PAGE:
Tuesday, July 28, 2015

Capture those Images - Now!

Three years ago we helped one of our Florida friends find information on his grandparents, married in Cook County, Illinois in early 1900s. My hubby found the marriage certificate on Family Search.org and captured the image. A few weeks ago we received a call from this friend who was in Chicago doing genealogy research. He needed some clarification on the information hubby had found.

Hubby emailed him the image and told him it was available on the Family Search.org website under “Illinois, Cook County Marriages 1871-1920.”

Our friend sent a frantic note yesterday saying he had searched for two hours and could not find this image. Could we please send the exact link? Hubby went to get the link only to find the marriage was listed in the index only. No more image. What happened?

He contacted a trainer at the local Family History Center and her answer is:

“Cook County made a contract with Family Search that their images could only be shown for, I think, two years. After that index only. That was Cook County's stipulation to partner for the project.”

She went on to explain, “If there's a particular one you really want, last I checked it was $7 & you get to immediately download the image.”

She uses the Cook County site - Hubby went to that site this morning to check it out. The price is no longer $7.00, but $15.00 and records prior to 1930 are not there. They have a contact button. He tried that only to learn you can communicate with them ONLY if you have a requisition number. Since we haven’t purchased anything, he didn’t have a number, therefore could not go any further. A present day Catch-22. Later today he will have to pick up the phone and talk to someone about their computer/database issues.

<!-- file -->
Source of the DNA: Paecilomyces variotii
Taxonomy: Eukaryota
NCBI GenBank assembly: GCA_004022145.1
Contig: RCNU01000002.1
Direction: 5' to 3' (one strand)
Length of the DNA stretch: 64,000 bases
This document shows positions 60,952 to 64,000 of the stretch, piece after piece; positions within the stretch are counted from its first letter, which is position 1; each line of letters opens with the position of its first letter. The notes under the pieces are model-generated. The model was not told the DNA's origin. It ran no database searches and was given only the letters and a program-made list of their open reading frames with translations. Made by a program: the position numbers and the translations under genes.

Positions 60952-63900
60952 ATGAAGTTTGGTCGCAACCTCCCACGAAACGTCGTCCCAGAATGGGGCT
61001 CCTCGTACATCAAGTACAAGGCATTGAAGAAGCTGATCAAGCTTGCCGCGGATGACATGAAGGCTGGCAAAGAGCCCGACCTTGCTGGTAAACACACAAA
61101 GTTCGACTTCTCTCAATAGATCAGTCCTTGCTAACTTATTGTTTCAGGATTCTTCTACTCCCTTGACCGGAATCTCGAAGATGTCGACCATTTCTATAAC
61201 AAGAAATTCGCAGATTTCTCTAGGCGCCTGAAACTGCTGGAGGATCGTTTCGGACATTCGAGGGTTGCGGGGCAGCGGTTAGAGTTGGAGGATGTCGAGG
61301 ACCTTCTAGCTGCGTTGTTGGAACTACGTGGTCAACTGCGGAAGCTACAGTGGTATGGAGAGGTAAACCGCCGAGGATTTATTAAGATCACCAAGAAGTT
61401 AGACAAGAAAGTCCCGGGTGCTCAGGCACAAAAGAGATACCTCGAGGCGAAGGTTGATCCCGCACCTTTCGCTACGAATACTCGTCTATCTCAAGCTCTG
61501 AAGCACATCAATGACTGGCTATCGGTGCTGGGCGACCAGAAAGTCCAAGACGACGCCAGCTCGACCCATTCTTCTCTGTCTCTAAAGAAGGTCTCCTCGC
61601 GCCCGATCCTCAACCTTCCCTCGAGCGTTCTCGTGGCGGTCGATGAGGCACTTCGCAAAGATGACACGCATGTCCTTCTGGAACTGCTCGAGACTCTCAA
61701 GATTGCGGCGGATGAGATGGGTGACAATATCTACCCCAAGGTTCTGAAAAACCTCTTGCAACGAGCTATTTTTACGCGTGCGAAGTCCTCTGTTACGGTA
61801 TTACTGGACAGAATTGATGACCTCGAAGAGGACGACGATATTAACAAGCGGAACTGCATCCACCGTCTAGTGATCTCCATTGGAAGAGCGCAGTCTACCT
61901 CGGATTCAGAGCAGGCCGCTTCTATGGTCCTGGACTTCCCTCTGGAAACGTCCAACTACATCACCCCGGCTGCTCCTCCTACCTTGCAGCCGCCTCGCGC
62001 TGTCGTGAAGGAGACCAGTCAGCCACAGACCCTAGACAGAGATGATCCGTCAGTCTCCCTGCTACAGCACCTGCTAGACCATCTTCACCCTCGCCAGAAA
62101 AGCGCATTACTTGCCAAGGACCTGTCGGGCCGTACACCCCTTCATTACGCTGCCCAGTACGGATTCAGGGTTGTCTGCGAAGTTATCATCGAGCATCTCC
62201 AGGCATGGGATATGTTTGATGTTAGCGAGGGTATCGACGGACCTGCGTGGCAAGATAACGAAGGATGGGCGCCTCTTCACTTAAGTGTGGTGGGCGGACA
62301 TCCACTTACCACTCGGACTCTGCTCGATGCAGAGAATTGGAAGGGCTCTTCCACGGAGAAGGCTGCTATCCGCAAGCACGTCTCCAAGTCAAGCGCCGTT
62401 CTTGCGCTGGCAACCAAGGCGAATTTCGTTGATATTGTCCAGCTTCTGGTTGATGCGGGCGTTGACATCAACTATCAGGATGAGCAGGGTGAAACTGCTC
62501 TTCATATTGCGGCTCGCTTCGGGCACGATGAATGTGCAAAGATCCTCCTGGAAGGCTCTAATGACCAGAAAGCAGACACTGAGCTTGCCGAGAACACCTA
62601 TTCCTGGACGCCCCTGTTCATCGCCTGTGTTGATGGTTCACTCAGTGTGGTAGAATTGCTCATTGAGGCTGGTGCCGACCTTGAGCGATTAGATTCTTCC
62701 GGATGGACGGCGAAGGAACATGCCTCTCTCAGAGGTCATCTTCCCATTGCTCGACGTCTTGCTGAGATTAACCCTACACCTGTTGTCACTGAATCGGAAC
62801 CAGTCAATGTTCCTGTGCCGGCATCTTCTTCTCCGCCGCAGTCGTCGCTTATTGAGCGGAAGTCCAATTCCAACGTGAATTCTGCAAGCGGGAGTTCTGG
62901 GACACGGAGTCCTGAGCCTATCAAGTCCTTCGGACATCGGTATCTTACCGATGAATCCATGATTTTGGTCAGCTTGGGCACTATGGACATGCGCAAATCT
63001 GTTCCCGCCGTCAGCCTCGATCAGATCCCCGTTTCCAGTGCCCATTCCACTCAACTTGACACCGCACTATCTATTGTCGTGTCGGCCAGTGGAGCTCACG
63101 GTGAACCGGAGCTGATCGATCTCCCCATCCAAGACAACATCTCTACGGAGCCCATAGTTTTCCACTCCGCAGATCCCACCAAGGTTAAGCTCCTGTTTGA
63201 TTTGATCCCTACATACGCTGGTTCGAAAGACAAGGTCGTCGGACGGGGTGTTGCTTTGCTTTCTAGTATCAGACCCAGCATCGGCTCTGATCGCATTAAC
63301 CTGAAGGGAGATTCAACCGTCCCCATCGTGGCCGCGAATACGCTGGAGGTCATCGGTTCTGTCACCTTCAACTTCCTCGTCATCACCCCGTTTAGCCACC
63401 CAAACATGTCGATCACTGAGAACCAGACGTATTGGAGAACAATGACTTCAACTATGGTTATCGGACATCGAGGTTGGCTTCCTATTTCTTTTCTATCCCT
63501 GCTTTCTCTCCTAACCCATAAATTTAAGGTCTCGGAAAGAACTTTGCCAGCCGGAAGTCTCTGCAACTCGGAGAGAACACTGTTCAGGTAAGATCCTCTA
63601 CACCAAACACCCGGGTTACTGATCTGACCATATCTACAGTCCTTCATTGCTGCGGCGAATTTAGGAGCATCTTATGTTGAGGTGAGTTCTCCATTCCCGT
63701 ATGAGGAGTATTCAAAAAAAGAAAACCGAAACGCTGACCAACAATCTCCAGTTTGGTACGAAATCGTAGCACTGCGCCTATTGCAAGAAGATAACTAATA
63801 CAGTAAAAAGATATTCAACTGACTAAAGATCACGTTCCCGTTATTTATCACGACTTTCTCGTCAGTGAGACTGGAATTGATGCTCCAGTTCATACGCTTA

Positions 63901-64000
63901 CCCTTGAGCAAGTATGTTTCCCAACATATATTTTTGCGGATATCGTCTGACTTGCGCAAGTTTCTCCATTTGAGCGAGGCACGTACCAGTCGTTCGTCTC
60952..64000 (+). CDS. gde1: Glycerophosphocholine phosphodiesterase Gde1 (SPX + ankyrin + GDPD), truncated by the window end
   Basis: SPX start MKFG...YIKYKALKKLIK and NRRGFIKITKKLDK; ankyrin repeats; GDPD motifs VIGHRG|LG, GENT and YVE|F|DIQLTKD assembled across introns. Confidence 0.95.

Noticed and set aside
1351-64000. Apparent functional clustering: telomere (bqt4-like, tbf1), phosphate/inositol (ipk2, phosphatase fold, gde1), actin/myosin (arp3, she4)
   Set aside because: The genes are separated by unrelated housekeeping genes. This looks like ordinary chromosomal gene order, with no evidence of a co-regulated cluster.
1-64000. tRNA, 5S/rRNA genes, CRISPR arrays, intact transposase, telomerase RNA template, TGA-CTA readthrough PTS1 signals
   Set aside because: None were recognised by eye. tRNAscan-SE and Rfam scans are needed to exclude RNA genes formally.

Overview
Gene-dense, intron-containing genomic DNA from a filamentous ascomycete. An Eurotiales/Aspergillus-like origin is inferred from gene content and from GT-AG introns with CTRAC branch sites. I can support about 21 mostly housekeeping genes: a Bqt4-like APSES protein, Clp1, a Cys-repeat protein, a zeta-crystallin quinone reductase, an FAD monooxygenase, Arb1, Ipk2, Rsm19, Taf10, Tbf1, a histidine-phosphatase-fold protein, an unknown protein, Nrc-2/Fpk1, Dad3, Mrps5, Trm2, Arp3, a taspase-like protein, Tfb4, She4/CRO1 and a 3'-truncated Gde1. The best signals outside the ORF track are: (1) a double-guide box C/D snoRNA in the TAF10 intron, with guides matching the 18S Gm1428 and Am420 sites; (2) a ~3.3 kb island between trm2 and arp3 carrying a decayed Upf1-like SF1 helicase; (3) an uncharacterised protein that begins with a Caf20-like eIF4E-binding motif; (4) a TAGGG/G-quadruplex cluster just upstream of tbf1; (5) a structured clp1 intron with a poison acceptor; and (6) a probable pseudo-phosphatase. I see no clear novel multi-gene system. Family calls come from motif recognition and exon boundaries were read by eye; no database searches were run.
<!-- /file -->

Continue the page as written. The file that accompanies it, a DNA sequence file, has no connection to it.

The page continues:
How many times do genealogists get deep into searching, find an image, and figure it can be download later? Especially on sites like Family Search.org. I, for one, now know there is no guarantee an image will be there in the future. 

Capture those images - Now!

Sunday, July 19, 2015

Hidden History – African American Cemeteries

One of my favorite gifts of a recent birthday was Professor Lynn Rainville’s new book, Hidden History; African American Cemeteries in Central Virginia.

Her story begins in 2008 when a friend (and archaeologist by profession) called her to report damage she and her husband witnessed as a power company crew drove machinery across an old small cemetery.  The couple went through many channels in an attempt to stop the desecration.  The power company employees were only doing what they were told. The execs didn’t care, nor did the local sheriff’s office. After repeated attempts to deal with the authorities, the couple called 911 and reported a crime in progress according to Code of Virginia, section 18.2-127. They were stalled again.  Hence the call to Professor Rainville.

Many early African American cemeteries were not recorded and Professor Rainville set out to change that. Her book describes her journey to locate and document these cemeteries, but also describes how enslaved people held funerals, their rituals, the role of churches and worship. 

She shares stories of how genealogies and oral histories helped her locate several cemeteries, and how finding these burial grounds helped to connect communities and families again. And then the threat ongoing development poses to these small cemeteries.

I highly recommend this book. The back of the book has a form for evaluating an old cemetery and the stones therein. The process is relevant to preserving any abandoned cemetery.